The Boston Fern is another popular houseplant that is easy to maintain and loves a humid atmosphere. With lush feathery fronds, the fern will bring plenty of green to your indoor space without needing lots of care and attention.

Most ferns are native to humid and shaded environments such as woodlands which makes them perfect for bathrooms and corners of the house that have little direct sunlight.

The Boston Fern is especially fond of humidity and will turn yellow if it's not getting enough moisture in its leaves. Generally an easy plant to take care of, simply mist them with water if they are not getting enough moisture and the atmosphere is too dry.

Place the plant in your bathroom, near a shower or in a shaded corner of the kitchen where it can happily absorb steam from cooking and hot water.

Apart from being a lush plant that can drink up moisture, the Boston Fern can also remove toxic airborne chemicals like xylene and toluene.

Snake Plant

Snake Plant (Sansevieria):

The hardy Snake Plant is known for its air-purifying qualities. its ability to reduce moisture in the air and is an easy to care for low-maintenance option.

The Snake Plant, also known as Mother-in-Law’s tongue, usually has tall slim leaves with a striped pattern which lends itself to looking a little like a snakeskin (although, not all Snake Plants have this striped pattern). It’s a striking plant for anyone who doesn’t like a mass of foliage and prefers a minimalist style.

This super moisture-loving plant is ideal for beginners as it is so easy to care for. You can forget to water it for a few weeks and it will not mind. You can also place the plant in high humidity or dry rooms and it’s very forgiving.

The Snake Plant is perfect for a bedroom as it absorbs water vapour at night, helping to tackle nighttime condensation on windows. Also, the plant will remove carbon dioxide from the air during the night and produce oxygen which is needed for a good night of sleep.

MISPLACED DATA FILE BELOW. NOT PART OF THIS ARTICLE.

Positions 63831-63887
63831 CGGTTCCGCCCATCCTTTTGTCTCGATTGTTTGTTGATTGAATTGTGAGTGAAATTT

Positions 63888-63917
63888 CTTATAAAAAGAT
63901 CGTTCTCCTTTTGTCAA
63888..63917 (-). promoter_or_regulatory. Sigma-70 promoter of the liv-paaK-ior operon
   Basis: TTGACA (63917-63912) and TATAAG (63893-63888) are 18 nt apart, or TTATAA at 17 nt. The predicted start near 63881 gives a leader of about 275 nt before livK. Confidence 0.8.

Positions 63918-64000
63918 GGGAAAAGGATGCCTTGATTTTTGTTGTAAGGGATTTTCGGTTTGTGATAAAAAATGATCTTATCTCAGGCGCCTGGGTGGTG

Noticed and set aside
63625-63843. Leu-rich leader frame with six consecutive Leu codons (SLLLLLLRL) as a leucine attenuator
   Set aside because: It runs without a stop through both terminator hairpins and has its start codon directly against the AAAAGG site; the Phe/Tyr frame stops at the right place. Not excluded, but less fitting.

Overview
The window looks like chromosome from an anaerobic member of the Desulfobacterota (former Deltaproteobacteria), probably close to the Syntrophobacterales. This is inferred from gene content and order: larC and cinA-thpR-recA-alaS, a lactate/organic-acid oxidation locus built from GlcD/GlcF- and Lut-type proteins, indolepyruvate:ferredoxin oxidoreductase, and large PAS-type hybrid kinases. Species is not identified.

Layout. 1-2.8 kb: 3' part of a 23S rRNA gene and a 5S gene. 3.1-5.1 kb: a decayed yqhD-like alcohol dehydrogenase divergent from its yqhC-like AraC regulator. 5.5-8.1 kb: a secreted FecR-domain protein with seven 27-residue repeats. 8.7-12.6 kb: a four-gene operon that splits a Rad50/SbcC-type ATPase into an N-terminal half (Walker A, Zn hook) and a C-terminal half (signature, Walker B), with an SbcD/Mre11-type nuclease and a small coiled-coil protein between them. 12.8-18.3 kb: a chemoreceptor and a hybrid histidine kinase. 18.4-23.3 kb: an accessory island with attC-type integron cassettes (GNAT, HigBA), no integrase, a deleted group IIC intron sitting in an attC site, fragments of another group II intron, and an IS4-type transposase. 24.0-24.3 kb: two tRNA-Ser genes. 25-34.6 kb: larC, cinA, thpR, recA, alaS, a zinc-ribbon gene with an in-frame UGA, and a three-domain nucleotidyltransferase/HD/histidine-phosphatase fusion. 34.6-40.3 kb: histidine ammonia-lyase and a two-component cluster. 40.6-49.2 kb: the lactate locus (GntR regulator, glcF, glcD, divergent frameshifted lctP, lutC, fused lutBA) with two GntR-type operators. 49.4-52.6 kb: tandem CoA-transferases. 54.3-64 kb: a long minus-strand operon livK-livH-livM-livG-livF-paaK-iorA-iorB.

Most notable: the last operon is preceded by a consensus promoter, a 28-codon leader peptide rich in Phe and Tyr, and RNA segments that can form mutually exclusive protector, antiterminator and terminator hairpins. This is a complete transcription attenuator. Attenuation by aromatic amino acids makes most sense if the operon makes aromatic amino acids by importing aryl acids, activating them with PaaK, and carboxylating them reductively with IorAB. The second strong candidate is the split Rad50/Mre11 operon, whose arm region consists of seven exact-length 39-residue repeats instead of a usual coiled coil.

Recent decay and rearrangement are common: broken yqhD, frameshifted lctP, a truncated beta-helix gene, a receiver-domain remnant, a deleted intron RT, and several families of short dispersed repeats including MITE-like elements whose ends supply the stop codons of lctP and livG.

Apart from being a mould-buster and a sleep aid, your snake plant can also absorb harmful chemicals in the air, such as trichloroethylene found in cleaning products. Making it the perfect all-rounder for a bedroom.

Aloe Vera

Aloe Vera (Aloe barbadensis ‘Miller’):

Aloe Vera is a classic succulent plant originating from the Arabian Peninsula arid regions in North Africa, it has developed water-storing adaptations that make it proficient at reducing excess humidity in your home.

There are a variety of Aloe plants worldwide that all share a similar appearance of thick leaves that have a spiked edge and in some regions, it's considered an invasive plant.

Aloe Vera is best known for its medicinal properties and is cultivated for its soothing acemannan gel found in the leaf. Widely used for soothing burns, bites and abrasions, aloe vera gel is a popular addition to cosmetics.

It should be noted that although the gel is tolerated, the skin of aloe vera can be toxic, especially for pregnant women. However, the plant is safe to handle for humans and pets.

When it comes to care, the aloe vera plant is not as forgiving as some others on this list. It prefers plenty of bright light and well-drained soil. So, place the plant on a bathroom or kitchen windowsill that gets plenty of light and this plant will help to reduce excess moisture and humidity. Although note that if you have a garden-facing window with plenty of bird visitors, you should keep your plants away from the window to reduce bird strikes.

Spider Plant

Spider Plant (Chlorophytum comosum):

The Spider plant, sometimes known as a ribbon plant is a widely-popular houseplant that has long thin tendril leaves in green and white. Due to its long draping leaves, the plant is often placed on the edge of high cupboards or in hanging plant holders to allow it to hang elegantly.

One feature of the spider plant is that they reproduce excessively! Small plantlets will grow at the end of the long branches (spider babies) and these can be detached and repotted as new plants.

Spider plants are native to tropical and southern Africa and are the perfect low-maintenance plant for a beginner. You can position the plant in low light and direct sunlight where they will adapt.

As the spider plant is a natural dehumidifier, they are the perfect plant for bathrooms or kitchens.